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J. A. L. WADDELL
C.E. (Rens. Poly. Inst.); B. A. Sc., Ma. E., D.Sc. (McGill Univ.); D.E.
(Univ. of Neb.); LL.D. (Univ. of Mo.); Kogakuhakushi

(Doctor of Eng., Imp. Univ. of Japan)
Knight Commander of the Japanese Order of the Rising Sun; Membre de la Société de Bienfaisance de la Grande
Duchesse Olga de Russie; Senior Partner of Waddell & Son, Consulting Engineers, Kansas City, Mo.; Member
of the American Society of Civil Engineers; of the American Institute of Consulting Engineers; of
the Franklin Institute; of the Institution of Civil Engineers, London; of La Société des Ingénieurs
Civils, Paris; of the Canadian Society of Civil Engineers; of the Western Society of Engineers;
of the Rensselaer Society of Engineers; of the Engineers' Club of Kansas City; of the Society
for the Promotion of Engineering Education; of the American Association for the
Advancement of Science; of the American Society for Testing Materials; of
the International Society for Testing Materials; of the American Rail-
way Engineering Association; of La Société de Géographie de France;
of the Phi Beta Kappa Society; of the Tau Beta Pi Society;
of the Sigma Xi Society; of the National Conservation
Association; of the Economic League; and Honorary
Member of the Kogaku Kyokai (Japanese En-
gineering Society), and of the Société
Internationale d'Études de Cor-
respondance et d'Échanges

"Concordia,"

Paris

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Copyright, 1916, by
J. A. L. WADDELL

PUBLISHERS PRINTING COMPANY
207-217 West Twenty-fifth Street, New York

DEC 1996

SP .Wil В B

2

CHAPTER XLV

EXPEDIENTS IN DESIGN AND CONSTRUCTION

In bridge engineering practice the term "expedient” may be defined as a method or detail of construction evolved to meet some new or unusual condition. What may properly be termed an expedient in one year may have become established practice in the next; for usually engineers very properly adopt everything new which is of real value in designing and construction. But, because of either the inherent modesty of bridge engineers or of their lack of time to make records, or possibly on account of the well known general disinclination of busy men to write for publication, many valuable expedients are used once or twice and then forgotten. To record some of these is one of the objects of this chapter, but its true raison d'être is to impress upon young engineers and students of engineering the fact that it is almost always possible to evolve some method of overcoming any obstacle that may arise in either the designing or construction of bridges, all that is requisite being an intense and earnest application of mental energy to the problem.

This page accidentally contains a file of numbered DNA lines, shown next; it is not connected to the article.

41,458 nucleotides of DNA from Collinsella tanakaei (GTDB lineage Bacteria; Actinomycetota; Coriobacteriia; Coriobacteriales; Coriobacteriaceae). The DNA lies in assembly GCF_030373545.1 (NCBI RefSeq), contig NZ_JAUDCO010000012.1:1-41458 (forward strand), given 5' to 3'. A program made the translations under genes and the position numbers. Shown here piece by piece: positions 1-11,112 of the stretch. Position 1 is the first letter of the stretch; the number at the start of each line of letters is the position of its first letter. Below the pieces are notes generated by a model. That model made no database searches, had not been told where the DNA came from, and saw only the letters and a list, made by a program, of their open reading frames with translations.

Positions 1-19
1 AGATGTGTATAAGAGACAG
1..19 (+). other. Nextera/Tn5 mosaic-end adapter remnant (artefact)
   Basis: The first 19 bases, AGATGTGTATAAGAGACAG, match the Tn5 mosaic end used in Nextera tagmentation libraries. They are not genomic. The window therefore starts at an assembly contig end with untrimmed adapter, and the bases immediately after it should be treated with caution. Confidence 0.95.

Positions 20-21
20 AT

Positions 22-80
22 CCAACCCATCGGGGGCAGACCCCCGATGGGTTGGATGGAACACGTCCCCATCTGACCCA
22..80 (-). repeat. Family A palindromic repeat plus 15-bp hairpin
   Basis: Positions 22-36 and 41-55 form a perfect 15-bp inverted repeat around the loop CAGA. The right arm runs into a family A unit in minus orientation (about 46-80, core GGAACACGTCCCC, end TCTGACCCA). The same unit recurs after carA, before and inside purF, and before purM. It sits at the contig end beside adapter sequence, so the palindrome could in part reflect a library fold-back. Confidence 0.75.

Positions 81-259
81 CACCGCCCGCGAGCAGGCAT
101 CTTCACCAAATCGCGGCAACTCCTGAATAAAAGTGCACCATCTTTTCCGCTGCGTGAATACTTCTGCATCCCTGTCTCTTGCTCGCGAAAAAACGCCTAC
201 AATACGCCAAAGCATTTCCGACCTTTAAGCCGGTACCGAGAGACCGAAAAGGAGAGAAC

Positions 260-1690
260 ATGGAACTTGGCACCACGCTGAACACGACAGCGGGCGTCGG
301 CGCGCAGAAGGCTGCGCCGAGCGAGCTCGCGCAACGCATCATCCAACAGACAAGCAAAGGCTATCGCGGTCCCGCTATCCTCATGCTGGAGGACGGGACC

Knowing that in his own practice the author had evolved at various times expedients worth recording, and not wishing to illustrate this chapter by his own work alone, in 1907 he wrote to a number of his engineering friends and acquaintances who specialized in bridgework and asked them to cooperate with him by sending him descriptions of some of their expedients. A few of them complied with his request, but a number very modestly stated that they could think of no special work of theirs worth recording. The author regrets that his attempt was not more successful, and he takes this occasion to thank sincerely the gentlemen who did comply. He will now reproduce the salient portions of their letters before recording certain expedients of his own.

Edwin Thacher, Esq., C. E., of the Concrete-Steel Engineering Company, and well known both as a consulting bridge engineer and as the inventor of one of the best slide rules ever put upon the market, wrote as follows:

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“I can think of but one expedient resorted to in my experience which is worth recording. It is as follows: A few years ago I was consulting engineer for a bridge across the Merrimac River at Newburyport, Mass. The Boston Bridge Works were contractors for the bridge, and Shailer & McCormick were subcontractors for the substructure, which was of steel cylinder piers filled with concrete. The bridge consisted of four fixed spans of 206 feet each, and a pivot span of the same length. The pivot pier was built of seven 6-foot cylinders, one of them being at the centre; and each of the other piers consisted of two 8-foot cylinders. The bridge had a 34-foot roadway and one

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